Deepsea Challenger submarine on a test dive off the Ulithi Atoll. (© Photo by Mark Thiessen / National Geographic)

Monday, December 12

Pressure: James Cameron Into the Abyss at the Natural History Museum. In 2012, filmmaker and explorer James Cameron made history with the first solo dive to the Challenger Deep in the Mariana Trench, Earth’s deepest point. In celebration of this feat of discovery, and to signal a new age of exploration, NHM hosts Cameron’s Deepsea Challenger submersible and science platform, which he co-designed and co-engineered. 900 Exposition Blvd, Expo Park; On view December 12 – February 20; free-$15; nhm.org.

Pair of Louis XV-Style Marble-Top Commodes, porcelain figurines, sculpture, and paintings from the Estate of Larry Flynt

Tuesday, December 13

Abell’s Auctions: The Estate of Larry Flynt. Wondering what kind of stuff softcore and free speech champion Larry Flynt had in his house? Although there are certainly plenty of nude women (largely in sculpture form), let’s just say the extremely gilded taste level is less Vegas and more French Regency than you might be expecting. Check out the online catalog for some museum-quality and occasionally magnificently kitschy design porn, fabulously tacky paintings, film set-worthy bedroom furniture, over the top lighting styles, and much more at Abell’s this week. Auction goes live Tuesday, December 13, 9am; abell.com

Framing Agnes

Wednesday, December 14

Framing Agnes at Laemmle NoHo 7. The pseudonymous Agnes was a pioneering transgender woman who participated in an infamous gender health study conducted at UCLA in the 1960s. Her clever use of the study to gain access to gender-affirming healthcare led to her status as a fascinating and celebrated figure in trans history. In this playful cinematic exercise that blends fiction and nonfiction, director Chase Joynt uses Agnes’s story, along with others unearthed in long-shelved case files, to widen the frame through which trans history is viewed. An all-star cast of trans performers, artists, and thinkers includes Angelica Ross (Pose), Jen Richards (Mrs. Fletcher), and Zackary Drucker (Transparent). 5240 Lankershim Blvd, N Hollywood; Opens Wednesday, December 14; $12.50; laemmle.com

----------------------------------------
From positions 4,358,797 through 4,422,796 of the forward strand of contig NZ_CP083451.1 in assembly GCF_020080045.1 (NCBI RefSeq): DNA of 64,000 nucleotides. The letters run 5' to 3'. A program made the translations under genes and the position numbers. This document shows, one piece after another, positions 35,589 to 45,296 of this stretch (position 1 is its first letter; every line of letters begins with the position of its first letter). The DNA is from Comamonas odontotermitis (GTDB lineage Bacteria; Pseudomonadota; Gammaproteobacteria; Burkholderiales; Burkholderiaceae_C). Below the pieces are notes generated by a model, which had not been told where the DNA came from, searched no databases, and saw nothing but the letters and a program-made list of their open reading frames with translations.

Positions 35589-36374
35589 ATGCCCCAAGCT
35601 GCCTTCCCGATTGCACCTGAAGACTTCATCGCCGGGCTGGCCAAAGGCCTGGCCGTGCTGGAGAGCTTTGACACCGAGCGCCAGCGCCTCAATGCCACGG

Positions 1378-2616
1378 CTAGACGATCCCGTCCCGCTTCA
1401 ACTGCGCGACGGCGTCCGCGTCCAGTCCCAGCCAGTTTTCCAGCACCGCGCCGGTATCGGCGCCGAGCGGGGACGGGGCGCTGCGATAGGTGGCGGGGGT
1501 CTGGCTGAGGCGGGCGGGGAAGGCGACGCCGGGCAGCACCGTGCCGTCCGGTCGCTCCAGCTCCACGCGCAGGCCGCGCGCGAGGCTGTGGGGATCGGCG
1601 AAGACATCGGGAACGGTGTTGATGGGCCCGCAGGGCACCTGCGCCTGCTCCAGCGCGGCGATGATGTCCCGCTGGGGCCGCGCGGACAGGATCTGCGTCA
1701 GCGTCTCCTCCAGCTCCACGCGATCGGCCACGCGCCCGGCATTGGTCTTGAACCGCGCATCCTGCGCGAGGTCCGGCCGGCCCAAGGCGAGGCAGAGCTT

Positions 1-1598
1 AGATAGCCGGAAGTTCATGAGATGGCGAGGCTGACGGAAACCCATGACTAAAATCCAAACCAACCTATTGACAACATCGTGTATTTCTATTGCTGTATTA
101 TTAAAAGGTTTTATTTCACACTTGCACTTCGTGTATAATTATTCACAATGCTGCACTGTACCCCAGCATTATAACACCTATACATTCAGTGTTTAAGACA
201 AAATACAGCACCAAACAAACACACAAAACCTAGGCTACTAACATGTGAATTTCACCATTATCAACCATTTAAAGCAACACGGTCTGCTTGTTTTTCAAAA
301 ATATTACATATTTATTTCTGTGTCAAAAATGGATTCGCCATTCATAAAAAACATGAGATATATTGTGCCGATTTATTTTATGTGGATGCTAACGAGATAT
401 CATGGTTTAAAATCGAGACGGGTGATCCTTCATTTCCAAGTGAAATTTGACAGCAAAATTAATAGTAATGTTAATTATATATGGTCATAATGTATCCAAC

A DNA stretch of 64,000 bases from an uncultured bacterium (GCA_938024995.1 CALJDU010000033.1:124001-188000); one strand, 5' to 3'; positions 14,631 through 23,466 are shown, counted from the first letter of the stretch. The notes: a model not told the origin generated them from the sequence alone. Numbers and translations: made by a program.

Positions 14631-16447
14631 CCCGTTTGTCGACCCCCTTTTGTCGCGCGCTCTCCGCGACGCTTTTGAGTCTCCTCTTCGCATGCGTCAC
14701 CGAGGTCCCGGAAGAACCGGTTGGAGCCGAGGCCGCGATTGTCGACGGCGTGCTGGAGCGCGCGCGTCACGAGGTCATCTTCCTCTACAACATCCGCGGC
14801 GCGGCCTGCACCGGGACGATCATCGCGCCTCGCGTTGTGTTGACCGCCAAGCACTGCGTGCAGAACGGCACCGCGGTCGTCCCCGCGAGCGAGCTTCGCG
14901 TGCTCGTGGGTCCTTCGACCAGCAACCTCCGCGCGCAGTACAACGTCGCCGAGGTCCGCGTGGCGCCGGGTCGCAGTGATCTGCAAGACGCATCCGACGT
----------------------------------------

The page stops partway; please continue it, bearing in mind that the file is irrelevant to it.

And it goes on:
Andy Warhol: Airplane Engine, 1982 (Sized Studios)

 

 

 

 

 

 

 

 

 

 

 

 

 

 

 

 

 

 

 

 

 

 

 

 

 

 

 

 

 

 

 

 

 

 

 

 

 

 

 

 

 

 

 

 

 

 

 

 

 

 

 

 

 

 

 

 

 

 

 

 

 

 

 

 

 

 

 

 

 

 

 

 

 

 

 

 

 

 

 

Editor’s note: The disclaimer below refers to advertising posts and does not apply to this or any other editorial stories.

 

Advertising disclosure: We may receive compensation for some of the links in our stories. Thank you for supporting LA Weekly and our advertisers.

[ad_2]

Source link